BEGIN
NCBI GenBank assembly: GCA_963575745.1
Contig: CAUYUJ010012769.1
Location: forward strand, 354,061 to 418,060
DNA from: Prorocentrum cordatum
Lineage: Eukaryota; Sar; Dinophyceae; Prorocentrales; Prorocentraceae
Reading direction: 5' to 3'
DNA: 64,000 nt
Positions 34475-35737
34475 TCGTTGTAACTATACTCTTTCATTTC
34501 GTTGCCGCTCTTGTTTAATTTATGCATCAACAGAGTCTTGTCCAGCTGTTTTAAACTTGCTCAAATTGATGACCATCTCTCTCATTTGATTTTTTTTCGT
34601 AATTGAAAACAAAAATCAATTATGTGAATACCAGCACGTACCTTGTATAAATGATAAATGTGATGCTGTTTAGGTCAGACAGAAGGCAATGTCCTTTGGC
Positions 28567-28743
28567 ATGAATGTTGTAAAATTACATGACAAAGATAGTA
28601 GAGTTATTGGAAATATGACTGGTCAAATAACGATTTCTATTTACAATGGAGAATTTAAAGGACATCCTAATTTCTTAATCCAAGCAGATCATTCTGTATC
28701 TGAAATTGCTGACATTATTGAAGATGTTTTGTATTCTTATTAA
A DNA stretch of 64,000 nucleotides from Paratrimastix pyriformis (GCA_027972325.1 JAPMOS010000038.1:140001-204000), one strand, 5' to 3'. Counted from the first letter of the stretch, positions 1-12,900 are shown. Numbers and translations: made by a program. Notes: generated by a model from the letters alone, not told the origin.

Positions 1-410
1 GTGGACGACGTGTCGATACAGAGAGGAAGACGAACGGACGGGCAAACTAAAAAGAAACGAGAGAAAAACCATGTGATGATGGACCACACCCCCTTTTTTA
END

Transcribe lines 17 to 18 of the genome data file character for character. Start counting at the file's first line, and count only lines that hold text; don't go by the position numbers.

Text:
Positions 1-410
1 GTGGACGACGTGTCGATACAGAGAGGAAGACGAACGGACGGGCAAACTAAAAAGAAACGAGAGAAAAACCATGTGATGATGGACCACACCCCCTTTTTTA